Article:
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Are my cosmetics making my Dry Eye worse?


Are my cosmetics making my Dry Eye worse?

Dry Eye Disease affects over 5 million people in the US with 3.3 million being woman and most of those being 50 or over. As people live longer Dry Eye will continue to be a growing problem into the future.

Although our treatment options for dry eyes have improved recently one of the most effective treatments is avoidance of Dry Eye triggers. For some that might mean protecting your eyes from environmental triggers like using a humidifier in your home especially if you have forced hot air heat, wearing sunglasses when outside to help protect your eyes from the sun and wind that may make your tears evaporate faster, or being sure to direct any fans from blowing directly on your face like the air vents in your car. For others, it may mean avoiding medications which can cause dry eye.  For more on that, read our blog are my medications causing my dry eye?

There is one other trigger that may need to be avoided that doesn’t get as much notice and that trigger is the potentially harmful ingredients in cosmetics. Cosmetics do not need to prove that they “safe and effective” like drugs do.  The FDA states that cosmetics are supposed to be tested for safety but there is no requirement that companies share their safety data with the FDA. There are also no specific definition requirements for labeling cosmetics as “hypoallergenic”, “dermatologist tested”, “ophthalmologist tested”, “sensitive formula” or the like, making most of those labels more marketing than science.

Things to watch out for in your cosmetics if you have dry eye:


Preservatives are important to prevent the cosmetics from becoming contaminated but many are known to exacerbate dry eye.  Common preservatives in cosmetics that could be adding to your dry eye problems are; BAK (Benzalkonium chloride), Formaldehyde (yes Formaldehyde!) donating preservatives (often listed as DMDM-hydantoin, quaternium-15, imidazolidinyl urea, diazolidinyl urea and 2-bromo-2-nitrpropane-1,3-diol), parabens, and Phenoxyethanol (Periman and O’Dell, Ophthalmology Management August 2016).   All of these preservatives in sufficient quantities can cause ocular irritation or inhibit the function of the Meibomian Glands that produce mucous that coats your tear film and keeps it from evaporating too quickly.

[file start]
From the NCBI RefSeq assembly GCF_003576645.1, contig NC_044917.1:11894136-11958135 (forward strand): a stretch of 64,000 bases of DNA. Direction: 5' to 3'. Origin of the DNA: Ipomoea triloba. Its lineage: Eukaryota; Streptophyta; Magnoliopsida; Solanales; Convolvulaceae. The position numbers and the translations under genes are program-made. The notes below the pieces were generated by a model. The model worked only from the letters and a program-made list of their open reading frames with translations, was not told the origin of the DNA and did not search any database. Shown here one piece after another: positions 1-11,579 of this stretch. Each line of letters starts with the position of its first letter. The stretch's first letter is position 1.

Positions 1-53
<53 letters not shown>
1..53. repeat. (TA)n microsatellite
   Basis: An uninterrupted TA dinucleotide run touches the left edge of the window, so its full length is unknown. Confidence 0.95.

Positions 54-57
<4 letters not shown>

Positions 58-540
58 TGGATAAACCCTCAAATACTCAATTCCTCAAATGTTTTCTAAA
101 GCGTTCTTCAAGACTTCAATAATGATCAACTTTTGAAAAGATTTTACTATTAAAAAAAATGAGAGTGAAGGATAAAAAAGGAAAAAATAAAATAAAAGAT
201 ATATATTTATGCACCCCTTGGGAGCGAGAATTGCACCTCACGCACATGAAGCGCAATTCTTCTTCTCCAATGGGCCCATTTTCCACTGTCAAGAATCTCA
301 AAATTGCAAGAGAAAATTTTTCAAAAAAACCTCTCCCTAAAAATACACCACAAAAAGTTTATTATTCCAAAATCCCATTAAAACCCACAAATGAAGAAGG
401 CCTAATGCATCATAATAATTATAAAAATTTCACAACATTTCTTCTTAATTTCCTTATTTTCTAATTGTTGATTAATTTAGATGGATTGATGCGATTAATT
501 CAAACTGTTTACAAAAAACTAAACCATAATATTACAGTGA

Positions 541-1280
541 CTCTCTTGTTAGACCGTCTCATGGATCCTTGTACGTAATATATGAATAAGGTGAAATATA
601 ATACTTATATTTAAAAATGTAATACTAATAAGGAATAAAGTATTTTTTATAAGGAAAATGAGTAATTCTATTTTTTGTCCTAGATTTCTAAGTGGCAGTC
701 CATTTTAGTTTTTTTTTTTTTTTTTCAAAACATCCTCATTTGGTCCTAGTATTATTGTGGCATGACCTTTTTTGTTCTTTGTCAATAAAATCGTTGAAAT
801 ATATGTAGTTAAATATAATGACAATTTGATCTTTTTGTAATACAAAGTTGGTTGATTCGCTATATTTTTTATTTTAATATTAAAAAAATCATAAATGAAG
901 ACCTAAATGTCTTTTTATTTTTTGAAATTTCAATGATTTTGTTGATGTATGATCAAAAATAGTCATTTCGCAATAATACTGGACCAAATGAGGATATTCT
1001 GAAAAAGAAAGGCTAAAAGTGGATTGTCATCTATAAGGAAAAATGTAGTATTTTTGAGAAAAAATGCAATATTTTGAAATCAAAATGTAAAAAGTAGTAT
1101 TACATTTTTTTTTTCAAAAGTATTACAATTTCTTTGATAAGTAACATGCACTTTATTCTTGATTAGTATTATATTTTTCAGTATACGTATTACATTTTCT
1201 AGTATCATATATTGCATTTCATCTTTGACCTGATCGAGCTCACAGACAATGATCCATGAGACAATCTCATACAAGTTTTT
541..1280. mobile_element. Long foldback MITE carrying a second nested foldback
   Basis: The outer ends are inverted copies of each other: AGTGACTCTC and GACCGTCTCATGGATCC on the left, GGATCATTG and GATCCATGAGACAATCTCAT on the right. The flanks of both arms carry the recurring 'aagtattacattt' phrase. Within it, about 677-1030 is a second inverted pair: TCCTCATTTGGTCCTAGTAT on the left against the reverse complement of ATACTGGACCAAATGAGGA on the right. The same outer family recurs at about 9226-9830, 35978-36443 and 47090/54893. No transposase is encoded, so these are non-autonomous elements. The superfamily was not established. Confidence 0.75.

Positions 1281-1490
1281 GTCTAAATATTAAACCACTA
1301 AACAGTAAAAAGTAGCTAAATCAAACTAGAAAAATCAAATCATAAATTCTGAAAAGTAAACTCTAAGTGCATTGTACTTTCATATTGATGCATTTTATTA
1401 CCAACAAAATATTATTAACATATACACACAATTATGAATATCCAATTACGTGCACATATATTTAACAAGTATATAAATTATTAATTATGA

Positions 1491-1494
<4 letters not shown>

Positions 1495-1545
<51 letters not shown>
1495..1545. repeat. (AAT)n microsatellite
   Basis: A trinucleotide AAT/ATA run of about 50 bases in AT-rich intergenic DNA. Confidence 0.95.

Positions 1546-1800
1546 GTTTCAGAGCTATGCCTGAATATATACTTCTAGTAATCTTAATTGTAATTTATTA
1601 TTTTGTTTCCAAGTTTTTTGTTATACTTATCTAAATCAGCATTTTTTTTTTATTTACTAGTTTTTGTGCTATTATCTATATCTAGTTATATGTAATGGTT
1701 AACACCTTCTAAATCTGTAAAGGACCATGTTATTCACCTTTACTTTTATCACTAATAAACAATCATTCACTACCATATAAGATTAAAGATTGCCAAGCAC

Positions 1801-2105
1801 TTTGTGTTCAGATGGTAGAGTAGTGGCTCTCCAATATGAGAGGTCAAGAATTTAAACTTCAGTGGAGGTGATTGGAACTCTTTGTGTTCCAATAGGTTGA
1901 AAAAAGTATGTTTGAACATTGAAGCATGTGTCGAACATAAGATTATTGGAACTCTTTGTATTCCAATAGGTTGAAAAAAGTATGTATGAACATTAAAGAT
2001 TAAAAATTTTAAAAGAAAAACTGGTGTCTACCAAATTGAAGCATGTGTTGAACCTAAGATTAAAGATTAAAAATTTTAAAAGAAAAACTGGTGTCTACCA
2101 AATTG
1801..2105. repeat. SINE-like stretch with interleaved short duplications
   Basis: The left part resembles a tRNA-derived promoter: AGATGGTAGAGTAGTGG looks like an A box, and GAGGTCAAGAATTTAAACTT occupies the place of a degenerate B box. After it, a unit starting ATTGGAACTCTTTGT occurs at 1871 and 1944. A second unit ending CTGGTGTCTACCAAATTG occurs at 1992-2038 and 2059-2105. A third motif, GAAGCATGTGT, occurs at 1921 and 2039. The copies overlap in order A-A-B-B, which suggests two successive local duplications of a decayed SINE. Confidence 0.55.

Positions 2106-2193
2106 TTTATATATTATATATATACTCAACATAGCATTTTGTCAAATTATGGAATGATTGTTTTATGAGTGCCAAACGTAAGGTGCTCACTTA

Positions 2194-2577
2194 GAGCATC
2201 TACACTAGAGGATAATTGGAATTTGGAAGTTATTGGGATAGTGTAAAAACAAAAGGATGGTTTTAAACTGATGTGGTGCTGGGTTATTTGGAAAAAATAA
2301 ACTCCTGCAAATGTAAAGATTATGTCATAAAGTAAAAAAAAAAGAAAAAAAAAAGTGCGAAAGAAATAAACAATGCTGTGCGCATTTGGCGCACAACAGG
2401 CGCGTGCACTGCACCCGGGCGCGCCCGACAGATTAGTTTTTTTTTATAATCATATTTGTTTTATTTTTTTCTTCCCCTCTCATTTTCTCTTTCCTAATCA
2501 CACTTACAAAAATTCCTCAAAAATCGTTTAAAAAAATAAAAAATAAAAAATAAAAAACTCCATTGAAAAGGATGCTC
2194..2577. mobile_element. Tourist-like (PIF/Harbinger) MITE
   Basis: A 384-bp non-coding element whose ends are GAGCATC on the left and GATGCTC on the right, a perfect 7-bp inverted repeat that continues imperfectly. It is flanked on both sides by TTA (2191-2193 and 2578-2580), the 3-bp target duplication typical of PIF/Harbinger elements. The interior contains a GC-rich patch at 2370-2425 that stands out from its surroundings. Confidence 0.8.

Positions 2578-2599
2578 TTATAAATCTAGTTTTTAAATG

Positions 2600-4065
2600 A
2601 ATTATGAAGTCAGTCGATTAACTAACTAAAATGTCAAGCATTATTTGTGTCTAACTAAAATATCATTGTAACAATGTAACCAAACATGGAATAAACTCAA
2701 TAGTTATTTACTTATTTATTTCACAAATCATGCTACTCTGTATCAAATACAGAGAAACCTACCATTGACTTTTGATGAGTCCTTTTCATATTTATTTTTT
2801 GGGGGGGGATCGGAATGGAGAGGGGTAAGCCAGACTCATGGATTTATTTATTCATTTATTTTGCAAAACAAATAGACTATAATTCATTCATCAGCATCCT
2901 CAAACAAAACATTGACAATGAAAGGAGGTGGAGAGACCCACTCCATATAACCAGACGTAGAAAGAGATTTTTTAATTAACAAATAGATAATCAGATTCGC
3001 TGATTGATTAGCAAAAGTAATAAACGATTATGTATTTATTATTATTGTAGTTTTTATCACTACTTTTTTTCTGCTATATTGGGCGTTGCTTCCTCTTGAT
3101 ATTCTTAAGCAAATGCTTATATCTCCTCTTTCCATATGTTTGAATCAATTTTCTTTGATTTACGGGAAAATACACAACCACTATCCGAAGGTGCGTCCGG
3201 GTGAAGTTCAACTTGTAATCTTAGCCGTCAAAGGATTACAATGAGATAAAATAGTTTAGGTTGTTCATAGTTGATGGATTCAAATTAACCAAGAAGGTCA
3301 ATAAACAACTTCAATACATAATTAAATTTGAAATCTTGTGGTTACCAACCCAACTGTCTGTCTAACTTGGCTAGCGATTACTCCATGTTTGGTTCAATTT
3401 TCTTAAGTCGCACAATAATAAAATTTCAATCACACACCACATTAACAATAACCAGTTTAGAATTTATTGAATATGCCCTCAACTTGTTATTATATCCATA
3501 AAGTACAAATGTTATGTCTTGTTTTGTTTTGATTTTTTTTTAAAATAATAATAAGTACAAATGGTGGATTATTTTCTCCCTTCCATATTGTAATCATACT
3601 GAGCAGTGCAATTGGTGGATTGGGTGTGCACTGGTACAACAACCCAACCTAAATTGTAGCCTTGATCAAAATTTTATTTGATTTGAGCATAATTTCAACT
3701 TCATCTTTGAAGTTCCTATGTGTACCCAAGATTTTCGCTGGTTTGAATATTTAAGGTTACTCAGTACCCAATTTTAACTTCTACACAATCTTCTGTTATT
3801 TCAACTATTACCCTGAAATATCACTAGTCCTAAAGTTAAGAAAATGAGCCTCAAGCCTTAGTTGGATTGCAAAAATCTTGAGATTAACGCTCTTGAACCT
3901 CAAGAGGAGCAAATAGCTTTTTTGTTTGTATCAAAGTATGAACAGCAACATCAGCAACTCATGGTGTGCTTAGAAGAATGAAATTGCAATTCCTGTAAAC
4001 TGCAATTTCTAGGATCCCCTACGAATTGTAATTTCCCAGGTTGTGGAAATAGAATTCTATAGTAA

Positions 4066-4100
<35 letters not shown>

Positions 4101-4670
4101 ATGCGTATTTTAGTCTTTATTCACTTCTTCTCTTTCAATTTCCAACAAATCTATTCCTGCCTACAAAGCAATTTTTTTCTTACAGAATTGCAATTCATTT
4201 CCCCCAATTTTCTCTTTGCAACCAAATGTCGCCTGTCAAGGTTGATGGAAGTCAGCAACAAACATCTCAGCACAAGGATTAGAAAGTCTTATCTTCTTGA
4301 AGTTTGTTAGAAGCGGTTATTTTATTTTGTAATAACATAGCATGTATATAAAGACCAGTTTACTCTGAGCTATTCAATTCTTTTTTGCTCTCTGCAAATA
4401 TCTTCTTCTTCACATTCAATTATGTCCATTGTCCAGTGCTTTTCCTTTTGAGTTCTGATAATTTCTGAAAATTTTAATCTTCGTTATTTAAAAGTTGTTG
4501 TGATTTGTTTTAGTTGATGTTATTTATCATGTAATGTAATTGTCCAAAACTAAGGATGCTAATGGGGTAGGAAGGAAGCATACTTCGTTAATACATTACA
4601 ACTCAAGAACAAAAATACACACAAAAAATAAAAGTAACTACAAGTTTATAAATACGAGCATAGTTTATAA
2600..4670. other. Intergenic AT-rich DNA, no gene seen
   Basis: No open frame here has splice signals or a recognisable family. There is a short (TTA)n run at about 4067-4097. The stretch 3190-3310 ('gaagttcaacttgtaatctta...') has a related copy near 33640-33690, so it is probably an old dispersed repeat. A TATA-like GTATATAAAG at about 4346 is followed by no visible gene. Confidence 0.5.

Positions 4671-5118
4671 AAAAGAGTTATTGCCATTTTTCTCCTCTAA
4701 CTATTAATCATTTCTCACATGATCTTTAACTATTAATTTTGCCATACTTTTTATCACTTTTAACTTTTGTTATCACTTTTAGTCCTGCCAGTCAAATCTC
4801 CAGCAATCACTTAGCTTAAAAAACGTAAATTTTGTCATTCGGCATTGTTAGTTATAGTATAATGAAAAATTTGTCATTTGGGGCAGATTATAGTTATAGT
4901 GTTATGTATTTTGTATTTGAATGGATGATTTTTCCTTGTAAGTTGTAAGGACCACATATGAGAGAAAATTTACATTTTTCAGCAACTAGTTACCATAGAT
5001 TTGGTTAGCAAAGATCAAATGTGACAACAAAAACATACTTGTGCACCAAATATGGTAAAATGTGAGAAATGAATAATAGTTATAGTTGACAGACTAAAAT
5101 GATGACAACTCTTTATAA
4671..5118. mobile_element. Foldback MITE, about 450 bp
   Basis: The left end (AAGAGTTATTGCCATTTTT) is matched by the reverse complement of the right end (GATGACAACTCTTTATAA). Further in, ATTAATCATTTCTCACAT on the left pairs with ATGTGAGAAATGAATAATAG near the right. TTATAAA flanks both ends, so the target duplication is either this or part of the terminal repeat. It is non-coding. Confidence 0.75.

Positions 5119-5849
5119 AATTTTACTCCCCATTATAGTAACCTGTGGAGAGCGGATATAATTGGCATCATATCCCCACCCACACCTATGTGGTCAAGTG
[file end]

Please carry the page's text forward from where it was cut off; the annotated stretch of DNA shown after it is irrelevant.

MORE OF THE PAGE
Alcohol is used in cosmetics mostly to speed the drying time but the alcohol can also dry the surface of the eye.


Waxes can block the opening of the Meibomian Glands along the eyelid margin.  If these glands are blocked they will not be able to supple the mucous and lipids necessary to the tear film to prevent it from drying too quickly.  Watch the video below to see how Meibomian Gland Dysfunction can lead to worsening dry eye.  If you have trouble with dry eye it would be advisable not to apply eye liner behind the eyelashes along the lid edge where the Meibomian gland openings are.
View Video
Anti-aging Products

While these may be safe and effective for the skin of the face they should not be used around the eyes.  Most of these products contain some form of Retin A.  These products have been shown to be toxic to the Meibomian glands and could be contributing to your dry eyes.

These components of cosmetics do not adversely affect everyone.  However, if you suffer from Dry Eye and are not effectively able to keep your eye comfortable and your vision clear, you should investigate your cosmetics as a potential contributor to your problem.

More on Dry Eye:

Risk Factors for Dry Eye

Heated Eye Pad for Dry Eye

My Eyes are tearing how could it be Dry Eye?

Why do I need an injection in my eye?
Drug Allergy or Side Effect, Knowing the Differenc...

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Sunday, 17 October 2021

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